This concept relates closely to the Daily Dozen. A team can only be great at a few things. Teams are ultimately a reflection of the coach; in a way they become a reflection of his personality. The coach who allows sloppy play in practice will get exactly that in games, while the coach who demands effort and execution will eventually see results at game time. The tough coach who believes in grind it out defense will eventually get that from his players. Consistently emphasize the right things (a full effort at all times, unselfishness, quick and proper execution, etc.) and results will come naturally.
Principle #13 Start Well: Set the Tone.
I believe the first 15 minutes of practice are the most important. I think it is a big mistake for players or coaches to ease into the practice, moving slowly and without precision or being overly social. How a team begins practice usually sets the tone for the entire session. Teams should come in enthusiastic and focused on playing and learning basketball. They should be loose and confident, but businesslike and focus. It is beneficial for the coach to clearly communicate that he expects players to walk into the gym every day with the correct mindset. It can be very difficult to change the tone of an unfocused practice.
Principle #14 No practice is better than bad practice.
If a team is practicing with no interest or enthusiasm, the coach should respond progressively in an attempt to turn things around. I usually start by stating my expectations and changing drills. Sometimes, for reasons beyond my understanding, teams will struggle with certain drills, including ones that are commonly used and well-executed. Practice will sometimes improve after a simple change-of-gears such as this.
The next logical response is to stop practice and have the team run sprints. The purpose is not to punish; it is to teach the team the importance and value of practicing well. The coach should communicate this to the team; if he does not, he will lose a valuable opportunity to teach his players and he might run the risk of alienating them unnecessarily. Initially, I might only have the team sprint the length of the court and back in ten seconds or run a suicide in 28 or 30 seconds before returning to practice. If we have to stop practice again, the amount of running will usually increase substantially.
If nothing works, it is better to end practice. I would rather have my players go home than watch them watch them reverse any momentum they have been making by replacing good habits with bad ones. I try to communicate that they are only hurting themselves by forcing themselves to start from scratch in developing winning habits.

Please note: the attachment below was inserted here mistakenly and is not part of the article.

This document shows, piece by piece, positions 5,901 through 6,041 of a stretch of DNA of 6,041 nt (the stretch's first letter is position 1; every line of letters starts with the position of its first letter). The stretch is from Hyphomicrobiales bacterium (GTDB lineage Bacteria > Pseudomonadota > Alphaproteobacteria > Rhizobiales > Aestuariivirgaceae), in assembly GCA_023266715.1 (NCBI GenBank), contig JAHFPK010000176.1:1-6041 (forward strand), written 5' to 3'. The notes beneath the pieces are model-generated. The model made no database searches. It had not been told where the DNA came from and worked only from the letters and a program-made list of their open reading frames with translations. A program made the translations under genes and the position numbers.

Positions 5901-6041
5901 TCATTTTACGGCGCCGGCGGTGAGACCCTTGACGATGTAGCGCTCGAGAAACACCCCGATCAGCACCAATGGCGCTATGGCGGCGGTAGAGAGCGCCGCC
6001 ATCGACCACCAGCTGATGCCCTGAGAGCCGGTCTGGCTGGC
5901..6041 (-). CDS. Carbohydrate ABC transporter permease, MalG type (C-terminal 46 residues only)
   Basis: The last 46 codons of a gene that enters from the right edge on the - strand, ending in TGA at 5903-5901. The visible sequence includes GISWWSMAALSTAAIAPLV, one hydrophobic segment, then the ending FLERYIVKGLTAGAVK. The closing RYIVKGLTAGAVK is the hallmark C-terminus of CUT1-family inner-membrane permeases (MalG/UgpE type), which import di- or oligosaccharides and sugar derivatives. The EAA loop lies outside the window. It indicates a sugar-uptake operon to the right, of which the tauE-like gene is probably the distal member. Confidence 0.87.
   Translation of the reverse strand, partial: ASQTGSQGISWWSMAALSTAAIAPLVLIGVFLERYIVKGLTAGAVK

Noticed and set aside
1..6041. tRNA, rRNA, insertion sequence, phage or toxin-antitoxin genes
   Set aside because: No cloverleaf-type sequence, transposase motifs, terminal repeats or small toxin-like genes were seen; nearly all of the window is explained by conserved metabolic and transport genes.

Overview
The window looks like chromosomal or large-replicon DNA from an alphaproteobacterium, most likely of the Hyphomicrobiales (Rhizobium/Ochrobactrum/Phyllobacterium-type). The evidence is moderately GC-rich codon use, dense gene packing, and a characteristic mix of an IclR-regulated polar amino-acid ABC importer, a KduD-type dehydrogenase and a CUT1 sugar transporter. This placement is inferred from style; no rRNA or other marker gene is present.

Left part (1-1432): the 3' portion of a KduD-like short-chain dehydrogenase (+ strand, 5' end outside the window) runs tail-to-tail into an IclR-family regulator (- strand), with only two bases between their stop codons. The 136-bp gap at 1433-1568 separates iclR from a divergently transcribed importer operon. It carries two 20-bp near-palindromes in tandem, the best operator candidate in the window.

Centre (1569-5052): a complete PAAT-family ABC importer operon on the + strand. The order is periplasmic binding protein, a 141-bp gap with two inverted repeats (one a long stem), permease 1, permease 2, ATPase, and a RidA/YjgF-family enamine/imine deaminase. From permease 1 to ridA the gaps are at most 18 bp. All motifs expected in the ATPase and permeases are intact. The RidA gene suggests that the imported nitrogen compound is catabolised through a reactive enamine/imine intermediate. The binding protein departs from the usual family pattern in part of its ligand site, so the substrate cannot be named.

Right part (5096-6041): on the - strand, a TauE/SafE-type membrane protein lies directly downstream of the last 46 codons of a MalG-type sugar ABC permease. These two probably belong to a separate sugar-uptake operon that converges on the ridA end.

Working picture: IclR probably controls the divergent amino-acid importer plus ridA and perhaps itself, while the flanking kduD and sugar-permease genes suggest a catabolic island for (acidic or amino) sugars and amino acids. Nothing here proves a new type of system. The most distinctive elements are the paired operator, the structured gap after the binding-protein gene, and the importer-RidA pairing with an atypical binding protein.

When a coach ends practice it does not need to be a personal attack on his players, and it should not generate any animosity off the court or the next day. It is simply a teaching tool and a message that effort is always expected and that teams change every day. It is the coaches responsibility that his team moves forward every day rather than slide backwards. If mistakes occur that requires discussion wait until scrimmaging is over.
Principle #15 Make your drills fit your system.
Some drills look great on paper but might not necessarily complement your teams style of play. Try to avoid any situations in practice that wont occur in games. There are tons of drills out there. If you feel that a drill you use might not be the most beneficial for your team, do not be afraid to find, or even invent, one that fits better.
Principle #16 Condition with the ball!!
Basketball requires excellent conditioning. Put simply: if you are out of shape, you ca not be an effective player. It follows, then, that conditioning should play a prominent role in every practice. Many coaches accomplish this with sprint drills such as suicides. While such drills may build toughness, I have often felt them to be a waste of practice time. The game is played with the ball and the only way to make real improvement as a player is to play with the ball. There are innumerable drills that serve as excellent conditioners that simultaneously teach the skills of the game. These drills accomplish the dual role of conditioning the player and improving skills. Another plus is that players are typically much more enthusiastic about running these types of drills than sprints
Principle #17 Incorporate transition in to every possible facet of practice.